On November 17, 2017, a federal district court in Florida granted summary judgment in favor of Hanover Insurance Company (the Insurer) relating to a data breach suffered by Innovak International Inc. (the Insured). Innovak International Inc. v. The Hanover Insurance Company, Case No: 8:16:cv-2453-MSS-JSS, U.S. Dist. Ct., Mid. Dist. FL (November 17, 2017).
The Insured, a small company with 3 employees, supplied software to school districts to run their financial systems, payroll and other functions.
The Insured was sued in April 2016 after acknowledging that it was the victim of a data breach, during which personal information, including W2 and paystub information of its software’s end-users, was stolen. A class action was subsequently filed against the Insured, in which the plaintiffs asserted claims of negligence, breach of implied contract, gross negligence, unjust enrichment, and fraudulent suppression. The plaintiffs alleged that the Insured failed to adequately protect their “personal private information (PPI)” and timely disclose the breach to the end-users, causing them “psychic injuries,” including “stress, nuisance, loss of sleep, worry, and annoyance.” The Insured sued the Insurer after it denied coverage for the claim under a Commercial General Liability policy.
The policy contains the following relevant provision:
We will pay those sums that the insured becomes legally obligated to pay as damages because of “personal and advertising injury” to which this insurance applies. We will have the right and duty to defend the insured against any “suit” seeking those damages. However, we will have no duty to defend the insured against any “suit” seeking damages for “personal and advertising injury” to which this insurance does not apply.
“Personal and advertising injury” were defined in part as “injury, including consequential ‘bodily injury’, arising out of one or more of the following offenses: . . . e. Oral or written publication, in any manner, of material that violates a person’s right of privacy.”
The Coverage Dispute
The Insured sought coverage under Coverage B, arguing that the Insurer had a duty to defend the underlying action because the plaintiffs “plainly and unequivocally allege that [the Insured] negligently prepared, designed and published software that allowed private personal information to be known by third parties.” The Insured claimed that Coverage B “provides coverage for claims alleging any publication of material that violates a person’s right to privacy, whether the publication is directly or indirectly committed by the insured.”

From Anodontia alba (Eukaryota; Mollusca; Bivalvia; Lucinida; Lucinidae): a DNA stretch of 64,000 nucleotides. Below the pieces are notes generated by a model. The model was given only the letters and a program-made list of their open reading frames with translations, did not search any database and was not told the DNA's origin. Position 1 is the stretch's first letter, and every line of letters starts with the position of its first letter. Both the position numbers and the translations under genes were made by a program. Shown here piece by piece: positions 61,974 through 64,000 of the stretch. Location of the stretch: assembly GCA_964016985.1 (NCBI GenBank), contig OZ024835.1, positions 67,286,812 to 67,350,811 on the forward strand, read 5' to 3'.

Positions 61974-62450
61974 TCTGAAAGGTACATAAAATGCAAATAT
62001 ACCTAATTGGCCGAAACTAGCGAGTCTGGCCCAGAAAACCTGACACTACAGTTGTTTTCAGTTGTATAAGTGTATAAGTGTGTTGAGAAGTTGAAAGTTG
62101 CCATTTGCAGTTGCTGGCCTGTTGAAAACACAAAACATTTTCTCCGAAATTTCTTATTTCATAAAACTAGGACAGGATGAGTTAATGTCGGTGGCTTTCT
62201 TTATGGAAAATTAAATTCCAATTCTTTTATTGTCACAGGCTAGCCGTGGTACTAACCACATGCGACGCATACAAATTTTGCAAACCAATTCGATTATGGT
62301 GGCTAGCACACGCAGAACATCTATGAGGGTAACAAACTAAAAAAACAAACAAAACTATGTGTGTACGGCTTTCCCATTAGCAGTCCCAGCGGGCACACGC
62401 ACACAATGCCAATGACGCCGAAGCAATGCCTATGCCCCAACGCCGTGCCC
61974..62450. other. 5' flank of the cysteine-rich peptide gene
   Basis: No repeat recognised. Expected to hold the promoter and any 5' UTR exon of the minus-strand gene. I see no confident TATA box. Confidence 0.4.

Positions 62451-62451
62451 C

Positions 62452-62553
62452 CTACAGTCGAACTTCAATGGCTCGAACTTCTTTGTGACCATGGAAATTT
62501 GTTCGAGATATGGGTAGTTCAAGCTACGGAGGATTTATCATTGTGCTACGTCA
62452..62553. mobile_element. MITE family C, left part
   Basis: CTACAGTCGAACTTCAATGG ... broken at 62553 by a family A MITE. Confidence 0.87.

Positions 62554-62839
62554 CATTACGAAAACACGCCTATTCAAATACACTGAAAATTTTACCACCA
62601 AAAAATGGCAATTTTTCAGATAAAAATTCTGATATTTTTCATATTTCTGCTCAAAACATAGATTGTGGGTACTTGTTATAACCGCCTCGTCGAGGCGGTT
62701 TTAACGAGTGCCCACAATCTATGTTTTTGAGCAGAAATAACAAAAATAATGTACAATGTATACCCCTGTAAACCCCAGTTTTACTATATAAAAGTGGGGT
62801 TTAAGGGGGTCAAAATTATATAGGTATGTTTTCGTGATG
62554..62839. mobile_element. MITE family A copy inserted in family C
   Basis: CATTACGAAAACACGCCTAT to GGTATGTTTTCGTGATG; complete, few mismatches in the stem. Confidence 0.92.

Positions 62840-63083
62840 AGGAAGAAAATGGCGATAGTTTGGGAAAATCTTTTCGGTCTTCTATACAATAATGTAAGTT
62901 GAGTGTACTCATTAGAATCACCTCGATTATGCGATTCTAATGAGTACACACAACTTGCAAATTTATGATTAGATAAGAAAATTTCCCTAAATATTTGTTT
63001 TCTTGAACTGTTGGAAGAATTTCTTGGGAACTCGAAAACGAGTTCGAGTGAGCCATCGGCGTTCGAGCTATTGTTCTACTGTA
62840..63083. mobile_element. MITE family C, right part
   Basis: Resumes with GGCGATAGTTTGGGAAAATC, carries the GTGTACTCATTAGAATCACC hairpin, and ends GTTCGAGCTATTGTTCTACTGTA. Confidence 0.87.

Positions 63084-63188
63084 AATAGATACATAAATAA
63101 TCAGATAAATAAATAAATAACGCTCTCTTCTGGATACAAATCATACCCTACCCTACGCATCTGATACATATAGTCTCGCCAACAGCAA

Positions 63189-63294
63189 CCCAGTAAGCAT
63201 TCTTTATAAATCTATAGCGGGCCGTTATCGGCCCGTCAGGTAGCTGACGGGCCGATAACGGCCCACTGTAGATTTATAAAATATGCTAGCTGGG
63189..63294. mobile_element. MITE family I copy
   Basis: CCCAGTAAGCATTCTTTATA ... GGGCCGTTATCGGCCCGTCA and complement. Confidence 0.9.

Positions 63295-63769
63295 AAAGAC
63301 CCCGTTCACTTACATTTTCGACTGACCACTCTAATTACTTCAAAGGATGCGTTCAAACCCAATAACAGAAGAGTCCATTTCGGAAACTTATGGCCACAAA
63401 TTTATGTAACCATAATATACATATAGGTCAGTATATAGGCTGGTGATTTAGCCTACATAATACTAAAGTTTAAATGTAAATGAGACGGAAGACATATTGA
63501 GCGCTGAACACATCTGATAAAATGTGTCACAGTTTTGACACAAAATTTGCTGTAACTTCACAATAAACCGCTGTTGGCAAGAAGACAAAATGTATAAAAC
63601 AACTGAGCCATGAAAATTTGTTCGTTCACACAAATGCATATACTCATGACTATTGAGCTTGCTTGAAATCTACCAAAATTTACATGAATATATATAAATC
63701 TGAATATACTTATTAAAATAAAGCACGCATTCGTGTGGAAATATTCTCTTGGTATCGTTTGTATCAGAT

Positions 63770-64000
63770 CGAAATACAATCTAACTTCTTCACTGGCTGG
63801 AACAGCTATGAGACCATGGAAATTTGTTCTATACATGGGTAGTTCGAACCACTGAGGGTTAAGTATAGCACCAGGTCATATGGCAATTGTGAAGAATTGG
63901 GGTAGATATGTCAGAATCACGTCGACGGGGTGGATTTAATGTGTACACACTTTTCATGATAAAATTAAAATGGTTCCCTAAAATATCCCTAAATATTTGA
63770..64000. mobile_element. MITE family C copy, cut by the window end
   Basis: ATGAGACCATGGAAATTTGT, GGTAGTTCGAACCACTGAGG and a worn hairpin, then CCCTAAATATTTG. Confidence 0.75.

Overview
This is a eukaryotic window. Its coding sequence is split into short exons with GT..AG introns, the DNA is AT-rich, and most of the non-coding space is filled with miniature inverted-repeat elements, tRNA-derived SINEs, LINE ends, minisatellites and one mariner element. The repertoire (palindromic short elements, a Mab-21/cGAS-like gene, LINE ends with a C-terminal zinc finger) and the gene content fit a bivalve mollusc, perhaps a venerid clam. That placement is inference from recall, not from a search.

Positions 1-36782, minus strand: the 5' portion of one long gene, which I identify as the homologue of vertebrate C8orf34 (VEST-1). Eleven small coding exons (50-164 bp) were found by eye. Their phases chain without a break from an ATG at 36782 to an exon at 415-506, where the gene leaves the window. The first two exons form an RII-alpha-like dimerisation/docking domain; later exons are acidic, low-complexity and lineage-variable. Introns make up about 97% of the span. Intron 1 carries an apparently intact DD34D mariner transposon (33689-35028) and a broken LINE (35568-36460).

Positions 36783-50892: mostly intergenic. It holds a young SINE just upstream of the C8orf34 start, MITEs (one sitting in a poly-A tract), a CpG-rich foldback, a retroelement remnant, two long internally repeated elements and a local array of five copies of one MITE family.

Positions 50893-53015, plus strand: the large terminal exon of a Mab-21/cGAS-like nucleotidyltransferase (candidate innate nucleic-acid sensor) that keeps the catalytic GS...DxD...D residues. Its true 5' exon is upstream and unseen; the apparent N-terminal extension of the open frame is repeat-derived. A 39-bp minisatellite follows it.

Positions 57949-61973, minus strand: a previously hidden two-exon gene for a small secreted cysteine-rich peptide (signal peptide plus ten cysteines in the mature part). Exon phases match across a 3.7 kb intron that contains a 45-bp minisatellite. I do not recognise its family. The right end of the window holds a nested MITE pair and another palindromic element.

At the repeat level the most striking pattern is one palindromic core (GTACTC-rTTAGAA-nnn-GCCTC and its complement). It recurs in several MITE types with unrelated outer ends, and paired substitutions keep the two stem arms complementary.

The Insurer moved for summary judgment on the ground that Coverage B was inapplicable because the plaintiffs alleged appropriation, and not publication, of their PPI by third parties. Even if the plaintiffs had alleged publication, the Insurer asserted that Coverage B would apply only to intentional acts by the insured, not to acts by third party hackers. The insurer also argued that if the plaintiffs’ claims were construed as alleging publication by the Insured, Coverage B still would not be triggered because it applies only to intentional acts of an insured, and the underlying claims alleged only that the Insured was negligent.
In granting the Insurer’s motion for summary judgment, the court found that “there is no coverage under Coverage B for the Underlying Action because the Underlying Complaint does not allege a publication by [the Insured].” Expressly concurring with the New York Supreme Court’s decision in Zurich American Insurance v. Sony Corp. of America, 2014 N.Y. Misc. LEXIS 5141 (N.Y.Sup. Ct. Feb. 21, 2014), the court found that “the only plausible interpretation of Coverage B is that it requires the insured to be the publisher of the PPI.” The court rejected the Insured’s argument that the phrase, oral or written publication “in any manner,” includes “both direct publication of PPI and negligent failure to prevent third parties from obtaining the PPI.” It ruled that “in any manner” referred to the manner of publication, and not to the party involved in the publication.
The costs associated with defending a data breach class action can be devastating to a small company like the Insured in this case. In light of the continuing prevalence of cyber threats, companies of all sizes would be well served by reviewing their insurance portfolio to ensure that have appropriate coverage for today’s cyber risks.